Short Story: Nigeria And The Menace Of Unemployment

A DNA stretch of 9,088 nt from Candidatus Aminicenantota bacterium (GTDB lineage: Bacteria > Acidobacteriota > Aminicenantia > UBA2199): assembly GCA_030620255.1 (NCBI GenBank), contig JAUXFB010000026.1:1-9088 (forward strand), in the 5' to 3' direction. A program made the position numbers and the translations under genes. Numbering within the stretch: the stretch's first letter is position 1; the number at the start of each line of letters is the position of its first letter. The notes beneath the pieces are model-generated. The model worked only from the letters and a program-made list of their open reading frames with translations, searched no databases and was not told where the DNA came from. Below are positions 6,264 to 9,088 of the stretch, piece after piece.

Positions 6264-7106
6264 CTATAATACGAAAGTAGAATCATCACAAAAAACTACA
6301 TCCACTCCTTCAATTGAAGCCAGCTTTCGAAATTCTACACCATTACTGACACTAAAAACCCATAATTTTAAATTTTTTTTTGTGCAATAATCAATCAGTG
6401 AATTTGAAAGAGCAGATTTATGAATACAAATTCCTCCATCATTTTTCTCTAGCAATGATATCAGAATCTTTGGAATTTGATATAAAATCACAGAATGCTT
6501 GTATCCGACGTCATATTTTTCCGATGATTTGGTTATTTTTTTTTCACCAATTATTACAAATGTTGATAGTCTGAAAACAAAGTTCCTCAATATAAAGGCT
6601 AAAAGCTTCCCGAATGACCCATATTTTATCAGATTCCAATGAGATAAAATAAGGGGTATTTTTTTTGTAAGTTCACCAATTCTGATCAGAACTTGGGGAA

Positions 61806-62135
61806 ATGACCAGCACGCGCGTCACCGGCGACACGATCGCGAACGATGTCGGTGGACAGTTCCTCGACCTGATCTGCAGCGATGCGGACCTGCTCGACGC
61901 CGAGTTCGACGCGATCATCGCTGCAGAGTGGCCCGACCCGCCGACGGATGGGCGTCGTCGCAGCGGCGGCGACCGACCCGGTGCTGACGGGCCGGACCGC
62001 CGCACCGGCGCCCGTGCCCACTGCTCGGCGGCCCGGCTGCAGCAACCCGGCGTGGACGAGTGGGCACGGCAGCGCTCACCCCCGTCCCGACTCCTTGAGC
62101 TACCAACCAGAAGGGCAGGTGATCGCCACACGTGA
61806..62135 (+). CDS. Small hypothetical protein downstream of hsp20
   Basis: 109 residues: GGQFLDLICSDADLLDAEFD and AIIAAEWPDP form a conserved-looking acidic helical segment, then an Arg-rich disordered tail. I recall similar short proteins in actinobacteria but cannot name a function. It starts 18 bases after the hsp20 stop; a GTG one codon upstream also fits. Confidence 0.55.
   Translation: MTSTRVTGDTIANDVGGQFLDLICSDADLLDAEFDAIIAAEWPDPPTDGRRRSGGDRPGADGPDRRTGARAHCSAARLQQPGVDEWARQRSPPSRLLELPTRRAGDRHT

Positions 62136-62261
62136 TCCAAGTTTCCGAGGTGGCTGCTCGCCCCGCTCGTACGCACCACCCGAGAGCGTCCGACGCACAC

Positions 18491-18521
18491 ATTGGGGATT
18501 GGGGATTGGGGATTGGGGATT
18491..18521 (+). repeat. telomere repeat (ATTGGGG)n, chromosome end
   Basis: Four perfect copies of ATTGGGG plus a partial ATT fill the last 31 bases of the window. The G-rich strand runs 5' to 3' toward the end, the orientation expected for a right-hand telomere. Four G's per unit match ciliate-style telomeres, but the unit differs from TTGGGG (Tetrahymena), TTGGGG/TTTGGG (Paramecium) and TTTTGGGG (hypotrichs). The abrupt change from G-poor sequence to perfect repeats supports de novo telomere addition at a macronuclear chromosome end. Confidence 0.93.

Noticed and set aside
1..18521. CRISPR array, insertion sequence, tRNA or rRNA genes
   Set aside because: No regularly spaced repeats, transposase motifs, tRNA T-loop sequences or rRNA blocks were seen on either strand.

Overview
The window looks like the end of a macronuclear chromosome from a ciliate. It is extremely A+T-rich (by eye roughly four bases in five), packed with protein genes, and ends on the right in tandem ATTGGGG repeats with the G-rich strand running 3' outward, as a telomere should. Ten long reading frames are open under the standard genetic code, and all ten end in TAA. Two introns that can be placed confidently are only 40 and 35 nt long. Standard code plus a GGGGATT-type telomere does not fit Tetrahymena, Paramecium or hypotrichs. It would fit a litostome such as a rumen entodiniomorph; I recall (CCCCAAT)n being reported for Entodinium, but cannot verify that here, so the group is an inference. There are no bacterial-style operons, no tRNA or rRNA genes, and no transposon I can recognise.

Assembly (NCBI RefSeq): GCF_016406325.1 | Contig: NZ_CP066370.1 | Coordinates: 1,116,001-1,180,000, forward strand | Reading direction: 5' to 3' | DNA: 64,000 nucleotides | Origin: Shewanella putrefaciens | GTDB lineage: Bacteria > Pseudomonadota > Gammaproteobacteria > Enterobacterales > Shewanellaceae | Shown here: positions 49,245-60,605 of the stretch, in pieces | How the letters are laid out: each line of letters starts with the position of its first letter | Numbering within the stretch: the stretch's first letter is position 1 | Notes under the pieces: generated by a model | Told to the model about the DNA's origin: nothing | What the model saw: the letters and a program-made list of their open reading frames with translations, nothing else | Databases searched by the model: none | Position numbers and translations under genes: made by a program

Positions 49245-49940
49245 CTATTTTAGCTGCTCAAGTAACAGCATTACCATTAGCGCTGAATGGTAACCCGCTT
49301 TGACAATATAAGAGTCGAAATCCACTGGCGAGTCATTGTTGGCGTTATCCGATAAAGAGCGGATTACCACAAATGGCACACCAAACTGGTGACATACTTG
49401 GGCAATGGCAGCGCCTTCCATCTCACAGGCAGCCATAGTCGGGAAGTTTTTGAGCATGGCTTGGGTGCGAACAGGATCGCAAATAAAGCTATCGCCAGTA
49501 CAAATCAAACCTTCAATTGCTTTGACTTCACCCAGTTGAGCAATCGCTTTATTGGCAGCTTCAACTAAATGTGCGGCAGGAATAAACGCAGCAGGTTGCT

To say that Kunle was a man of letters, will be mitigating the truth. The 27 years old cove was a graduate of the prestigious University of Ibadan. An institution that he left with his footprints behind. Kunle bagged the enviable 'first class honours' in Mathematics, and when often asked what the seceret of his success was, he will answer with a pathetic, yet witful smile 'nothing'. As Kunle had a flashback on those years of stardom, he relished in himself 'I am good, you know', he will often soliloquize to himself. Now, as he returned from the University of Leeds, where he had voyaged in further pursuance of the golden fleece, he clutched to the utopian belief that jobs awaited him on the streets of Lagos. Five years had gone by, and reality have fully dawned on him. The search for a job was a cumbersome ordeal for Kunle. For those five years of 'penury', he lived his days cap in hand, accepting whatever crumbs came his way. Bolaji had been a faithful friend to Kunle. Though an illetrate of the finest order, Bolaji could still afford the luxury of a home. It is in this home that he accomodated his 'well read' friend, Kunle. Each time Kunle will him, 'You should get some education, you will need it in life someday'. In response, Bolaji will laugh with a scorn that is better imagined. It was a laughter of mockery, a laughter that reeled in ignorance. Three more years elapsed, and Kunle's optimism was fading into obilivion. Finally, the NNPC test came around. Only ten vacancies were to be filled, and yet, 18,254 candidates came to tussle. Kunle marveled in disbelief. He tried anyway, and luck finally smiled his way. He got passed all the hurdles called, interviews, and just when he thought it was carved in stone for him to finally get a job, the silver lining in the cloud that he had imagined deserted him. 'we are sorry, but authority above us demanded that we give the job to someone else, a relation to our boss', the voice at the other end of the phone said. Kunle broke down, not knowing weather to 'cry' or to 'weep'. Bolaji walked in, and he related the heartbreaking news to him. 'Na wa o, sorry sha', Bolaji said in a tone that made it difficult to tell if his sympathy was sincere or scornful. Kunle turned on the T.V set, and there was the president of Nigeria, talking of how successful his administration had solved the unemployment puzzle. One of the shenenigans at the gathering muttered, 'create a job if you can't find one'. 'I have taken enough', Kunle said as he switched off the T.V set. He left the house swiftly, running, gasping for air. His destination was the third mainland bridge, in Lagos. Kunle stood at the tip of the bridge, ready to take his own life. The helpless pedesterians and motorists were all standing at a spot, looking at Kunle. They wanted to stop him, but he was too far from them. Kunle gazed at the water, he smiled. Flashes of the past, pains of the present and despair of the future, all beclouded his mind. Tears began to freely flow from his troubled eyes. Down and out, Kunle left the tip of the water, and entered into the road. He tore his clothes, danced along the road, and mumbled words that made everyone watching to know that Kunle has gone mad. 'He must have sinned against the gods' one of the passers-by said. 'For where! Na blood money dey do am this thing', a truck pusher said as he laughed uncontrollably.